Ask A Genius 361 – Ungentlemanly Ill-Wishing
May 8, 2018
[Beginning of recorded material]
Scott Douglas Jacobsen: So, Trump had a series of unfortunate events in 2017. Can you expound on those as far as you see them?
Rick Rosner: A little bit. He had a particularly terrible healthcare effort. It was super unpopular. Only 17% of Americans approve of senate’s efforts to replace healthcare, mostly because it was a massive tax cut for wealthy people and for insurance companies a total of almost around 100 million dollars.
Until healthcare was done, they couldn’t get going. They try to do the tax reform. Trump’s efforts to do anything is clownish and, obviously, not favoring the people who voted for him, which would be the big swathes of people who voted for him.
These conservative heartland people who are struggling. He got caught with backed up photos of Time Magazine hanging in front of his golf club, calling him “Man of the Year” or something like that. That never happened.
Yet, he gets support from people who voted for him and that support hasn’t significantly eroded. I read an essay a couple of days ago that says the people who did vote for him have been conditioned to not be able to have their minds changed by any evidence and that the best we can do is to try to make sure they don’t have political power in the future.
As opposed what other people said soon after the election, which is that we must reach out to them and understand them and try to persuade them, or recently people are saying they are unpersuadable, which seems based on the last six months.
It seems reasonable. Some have these particularly good insights, but other people may not have except for the small optimism that Nate Silver provides. He says that Trump seems to be losing overall support approval at the rate of about 1% per month, which after another several months would put us in the middle of the 2018 elections.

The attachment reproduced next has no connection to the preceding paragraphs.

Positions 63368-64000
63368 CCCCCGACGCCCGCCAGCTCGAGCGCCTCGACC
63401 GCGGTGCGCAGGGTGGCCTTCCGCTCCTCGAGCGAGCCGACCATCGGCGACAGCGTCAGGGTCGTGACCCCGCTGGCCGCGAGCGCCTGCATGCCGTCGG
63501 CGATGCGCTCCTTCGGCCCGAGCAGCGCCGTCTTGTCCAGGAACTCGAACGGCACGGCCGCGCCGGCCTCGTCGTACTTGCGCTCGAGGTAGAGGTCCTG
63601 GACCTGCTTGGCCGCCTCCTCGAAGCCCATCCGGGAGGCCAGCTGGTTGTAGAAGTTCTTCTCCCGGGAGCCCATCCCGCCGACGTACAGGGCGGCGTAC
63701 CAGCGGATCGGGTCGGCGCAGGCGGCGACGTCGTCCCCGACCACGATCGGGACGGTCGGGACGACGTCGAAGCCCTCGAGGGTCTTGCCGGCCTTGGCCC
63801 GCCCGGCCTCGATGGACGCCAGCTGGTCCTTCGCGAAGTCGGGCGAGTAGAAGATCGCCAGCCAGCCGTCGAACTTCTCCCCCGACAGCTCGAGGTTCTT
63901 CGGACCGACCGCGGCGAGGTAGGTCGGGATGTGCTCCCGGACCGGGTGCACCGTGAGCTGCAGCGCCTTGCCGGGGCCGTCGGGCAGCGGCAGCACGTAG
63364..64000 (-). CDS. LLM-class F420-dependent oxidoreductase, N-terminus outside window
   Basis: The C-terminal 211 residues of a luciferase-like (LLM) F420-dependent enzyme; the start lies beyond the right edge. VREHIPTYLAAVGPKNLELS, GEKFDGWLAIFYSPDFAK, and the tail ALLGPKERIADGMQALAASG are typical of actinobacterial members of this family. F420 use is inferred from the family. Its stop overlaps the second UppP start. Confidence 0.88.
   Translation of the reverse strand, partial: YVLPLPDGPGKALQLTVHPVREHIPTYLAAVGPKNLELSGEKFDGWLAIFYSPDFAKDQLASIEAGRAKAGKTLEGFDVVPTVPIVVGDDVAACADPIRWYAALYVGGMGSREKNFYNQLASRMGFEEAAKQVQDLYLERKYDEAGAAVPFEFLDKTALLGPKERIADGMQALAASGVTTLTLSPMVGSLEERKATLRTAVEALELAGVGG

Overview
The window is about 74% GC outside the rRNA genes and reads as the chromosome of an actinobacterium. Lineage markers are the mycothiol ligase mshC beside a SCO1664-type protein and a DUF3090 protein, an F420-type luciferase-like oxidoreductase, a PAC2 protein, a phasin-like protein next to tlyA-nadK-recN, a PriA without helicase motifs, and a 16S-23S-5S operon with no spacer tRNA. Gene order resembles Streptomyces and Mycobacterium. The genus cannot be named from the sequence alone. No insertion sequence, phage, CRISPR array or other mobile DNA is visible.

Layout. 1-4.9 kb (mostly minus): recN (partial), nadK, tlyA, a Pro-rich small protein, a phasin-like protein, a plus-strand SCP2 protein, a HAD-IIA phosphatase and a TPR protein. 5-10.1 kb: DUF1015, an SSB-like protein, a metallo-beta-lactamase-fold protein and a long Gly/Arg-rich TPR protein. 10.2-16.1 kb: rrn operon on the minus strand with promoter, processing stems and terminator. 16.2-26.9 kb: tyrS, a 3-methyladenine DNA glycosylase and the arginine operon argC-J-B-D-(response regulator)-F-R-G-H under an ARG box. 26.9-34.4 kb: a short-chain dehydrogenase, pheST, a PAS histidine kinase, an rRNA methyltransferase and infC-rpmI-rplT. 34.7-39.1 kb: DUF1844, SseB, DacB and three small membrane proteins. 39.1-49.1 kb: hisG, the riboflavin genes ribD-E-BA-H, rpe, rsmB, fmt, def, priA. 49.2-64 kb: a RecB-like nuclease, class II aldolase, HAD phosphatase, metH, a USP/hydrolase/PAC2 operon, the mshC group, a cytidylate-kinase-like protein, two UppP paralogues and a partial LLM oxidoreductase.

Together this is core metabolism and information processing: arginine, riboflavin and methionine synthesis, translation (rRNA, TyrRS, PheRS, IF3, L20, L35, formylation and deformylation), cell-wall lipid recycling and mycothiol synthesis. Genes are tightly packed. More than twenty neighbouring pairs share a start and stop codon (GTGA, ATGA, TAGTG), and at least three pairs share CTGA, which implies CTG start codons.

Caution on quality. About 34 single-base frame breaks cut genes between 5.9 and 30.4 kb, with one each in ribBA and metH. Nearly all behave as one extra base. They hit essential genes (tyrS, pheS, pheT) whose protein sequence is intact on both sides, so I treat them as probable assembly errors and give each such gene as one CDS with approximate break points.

His approval may be in the twenties, which has been disastrous for the four presidents who had approval in the twenties. Every day, I check out the daily gallop poll results because they have the most immediate feedback about how people feel about what he has been up to.
Jacobsen: What’s going on with his vice president, Pence? He seems to be quiet.
Rosner: Well, Pence is a quiet guy. He’s not a flamboyant guy. He quietly goes about his business; however, he managed to be as implicated in at least knowing how he is tolerating cabinet members who were compromised by Russia.
So, he made the Russia thing and comes up with conclusive evidence that the Trump Administration was acting unethically. He may be as treasonous or whatever; he may be implicated also.
I’m trying to come up with some fresh thing to say about this whole mess. A guy came up to me at the gym. Nobody is talking about this publicly, but I have this feeling that this sentiment is out there. A guy came up to me at the gym, a conservative guy, a fairly conservative guy especially for L.A, ex-military, and he said, “I wish Trump would die.”
People don’t come up to each other and say that stuff generally, but I get the feeling that given that Trump is proving to be increasingly terrible and that there seems to be no way to hold him to account because the Republicans, while deploring some of the things he does, are pretty terrible themselves and don’t seem to be earnestly committed to holding him responsible for anything.
That this is a thought that’s maybe running through the heads of many millions of Americans. Not that this wish is coupled with any desire to act, but people are sad that he seems to be undissolvable from office.
There’s a tradition of not wishing the president ill out loud. For one thing, you don’t know what the comment might get you. You could have the secret service or FBI reach out to you to see if you are threatening the president.
That most people are aware of that being a possibility if you wish the president ill. Two, it seems un-American or ungentlemanly to wish the president dead. Nevertheless, a lot of people wish that he would disappear.
People don’t talk about it because it seems scary and bad manners to wish ill on anyone. I guess that’s it.
[End of recorded material]
American Television Writer
Scott Douglas Jacobsen
Editor-in-Chief, In-Sight Publishing
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